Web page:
July Writing Contest Winner
As most of you have figured out, we have a writing contest winner. Congratulations to Janet Moules, writing as Alex Le Soum (author of Space Turbulence) for your excellent short story that inspired so many votes (just over fifty-seven percent)! As some of you may know, she also added an extended ending for the story later in the writing contest (due to reader demand), but it was not admissible in conjunction with the original. This is the tale, with both parts:
Two out of nine lives
Jenny carried the bag out to the trash can. It was garbage day, and the can was empty. The bag fell to the bottom with a dull thud. She froze, suddenly sensing that someone was watching her. Slowly she turned, finding a pair of piercing blue eyes fixed upon her. A black cat sat there motionless, its unblinking eyes seeming to bore into her soul. She shook herself out of the trance and returned to the house.
It was raining heavily. She threw on her coat, even though it was only a few feet to the trash can. She dropped in the bag, looking at the cat out of the corner of her eye. He stood there, ignoring his bedraggled state, the blue eyes staring accusingly at her as she turned and hurried back inside.
“That cat was there again,” she said to Pete. “It has these really weird blue eyes. I didn’t know you could get black cats with blue eyes, not once they grew out of the kitten stage, anyway.”
“Probably a cross-breed,” said Pete. “Probably a bit of Siamese in there somewhere. Maybe its mama was a bad kitty and escaped for a raunchy night of passion with the local toms.”
“It’s not funny. It keeps staring at me, unnerving me. Pete, I know you’re going to think this is weird, but it really reminds me of Tom. He had piercing blue eyes exactly like that. Do you think there’s such a thing as reincarnation?”
Pete looked across at her with a troubled frown. “Jen, you’re just being silly. It’s coming up on the anniversary of his death and he’s on your mind, that’s all. Don’t start with some nonsense about him coming back to haunt you.”
“I wish they’d found the murderer. I hate not knowing what really happened; there’s no closure for me.”
“Don’t talk about it. It upsets me as much as it does you. He was my best friend as well as your boyfriend.”
“I know.” She crossed the room and placed her arms around him. “Thank you for being there for me, Pete – for picking up the pieces and taking care of me. I don’t know what I’d have done without you there to help me through it.”
The blue eyes stared up at her pleadingly. She pulled the remains of a tuna sandwich from the bag and bent down, holding out her hand cautiously. Its pink tongue licked her fingers, the blue eyes fixed on her the entire time. Gently it took the morsel of food, meowing softly as it made one final circuit of her fingers with its tongue.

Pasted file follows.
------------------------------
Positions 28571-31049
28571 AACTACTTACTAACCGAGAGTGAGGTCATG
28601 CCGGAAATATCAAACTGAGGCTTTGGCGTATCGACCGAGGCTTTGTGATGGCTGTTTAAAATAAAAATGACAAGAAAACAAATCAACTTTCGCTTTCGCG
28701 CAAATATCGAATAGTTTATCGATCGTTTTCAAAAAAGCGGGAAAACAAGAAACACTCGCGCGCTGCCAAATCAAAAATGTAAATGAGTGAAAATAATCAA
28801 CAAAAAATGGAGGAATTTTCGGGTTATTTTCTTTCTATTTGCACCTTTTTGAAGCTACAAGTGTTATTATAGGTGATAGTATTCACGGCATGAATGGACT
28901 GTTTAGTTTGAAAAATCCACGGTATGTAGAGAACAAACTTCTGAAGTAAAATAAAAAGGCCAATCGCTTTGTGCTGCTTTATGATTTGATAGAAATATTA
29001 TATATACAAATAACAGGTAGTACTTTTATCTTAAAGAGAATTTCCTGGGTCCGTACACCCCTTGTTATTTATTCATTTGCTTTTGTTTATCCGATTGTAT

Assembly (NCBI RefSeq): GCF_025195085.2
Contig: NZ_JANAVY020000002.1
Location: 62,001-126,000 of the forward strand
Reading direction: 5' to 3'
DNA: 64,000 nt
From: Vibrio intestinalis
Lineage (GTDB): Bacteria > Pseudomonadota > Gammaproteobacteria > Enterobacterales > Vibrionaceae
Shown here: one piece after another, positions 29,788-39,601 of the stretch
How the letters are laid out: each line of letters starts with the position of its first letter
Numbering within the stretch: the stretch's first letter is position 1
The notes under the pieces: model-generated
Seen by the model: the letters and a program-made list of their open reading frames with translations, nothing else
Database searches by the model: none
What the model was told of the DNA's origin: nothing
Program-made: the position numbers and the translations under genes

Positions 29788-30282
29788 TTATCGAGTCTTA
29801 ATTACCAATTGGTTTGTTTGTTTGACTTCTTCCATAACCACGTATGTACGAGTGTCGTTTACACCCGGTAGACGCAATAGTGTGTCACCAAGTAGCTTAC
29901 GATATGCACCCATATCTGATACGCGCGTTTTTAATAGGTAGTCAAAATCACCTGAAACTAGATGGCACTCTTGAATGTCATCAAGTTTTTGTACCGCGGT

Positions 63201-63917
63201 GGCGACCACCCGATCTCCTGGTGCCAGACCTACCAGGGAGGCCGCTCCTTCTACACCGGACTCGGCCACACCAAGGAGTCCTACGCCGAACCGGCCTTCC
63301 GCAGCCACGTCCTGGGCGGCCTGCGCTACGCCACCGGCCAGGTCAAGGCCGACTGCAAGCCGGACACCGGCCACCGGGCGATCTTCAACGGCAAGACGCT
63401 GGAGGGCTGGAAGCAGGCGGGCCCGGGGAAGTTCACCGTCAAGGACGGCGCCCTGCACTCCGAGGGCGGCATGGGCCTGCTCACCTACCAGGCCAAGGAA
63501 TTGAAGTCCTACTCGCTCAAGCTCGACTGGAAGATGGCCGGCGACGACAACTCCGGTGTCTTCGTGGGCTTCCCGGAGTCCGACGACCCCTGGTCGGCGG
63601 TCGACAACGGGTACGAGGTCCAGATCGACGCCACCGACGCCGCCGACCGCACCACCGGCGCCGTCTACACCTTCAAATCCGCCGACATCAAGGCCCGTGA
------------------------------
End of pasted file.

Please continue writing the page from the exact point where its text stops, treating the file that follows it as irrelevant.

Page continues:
“Well, don’t encourage it,” said Pete, standing in the doorway. “We’ll never get rid of it if you start feeding it.”
Pete came out with her. “Go on, clear off,” he shouted at the cat.
“It’s giving you the creeps. I’m sick of hearing about how its blue eyes remind you of Tom. You’re starting to get stupid about it, and the longer we encourage it, the harder it’s going to be to get rid of the thing.”
The blue eyes burnt into him with a fierce hatred. The cat hissed, baring its teeth at him. He caught hold of Jenny’s hand and drew her back into the house.
The cat had gone. She dropped the bag into the can and looked around, but there was no sign of it.
Pete took out the trash. He dragged the can to the pickup point, ready for the garbage truck which always came early on a Friday morning. He lifted the lid off the can one last time, readjusting the top bags to ensure they covered the body. Hopefully the garbage guys would just tip the thing into the truck and never notice. The eyes weren’t blue anymore; they were red clumps of blood, where he’d pierced through them with a five inch nail.
“That’s twice now I’ve got you out of her life,” he said viciously. “And if the nine lives myth is true, make sure you find some other woman to get your claws into for the next seven.”
Extended alternate ending:
Tom comes back six more times in various guises and each time Pete kills him, until he finally comes back in life number nine as an imp who happens to be part of a particularly nasty alien attack force, who home in on Pete, conduct any number of horrific and excruciatingly painful experiments on him, and ultimately put him out of his misery in an agonizing and extremely drawn out death. Jenny gets bitten by a vampire imp, turns into an imp herself, marries Tom and flies off to live happily ever after in outer space.
All of the other contestant’s entries, can be viewed here. I am truly pleased to see so many people were inspired to write under the tough guidelines. Then next contest will begin on the week of August 22nd. I will look forward to seeing what participants come up with next. Please do remember to congratulate Janet on her well written story. I will be contacting her so we can work out getting the prize to her. She has already received her gift-card electronically and is welcome to print off the beautiful trophy picture above to hang on her wall proudly (if she is so inclined).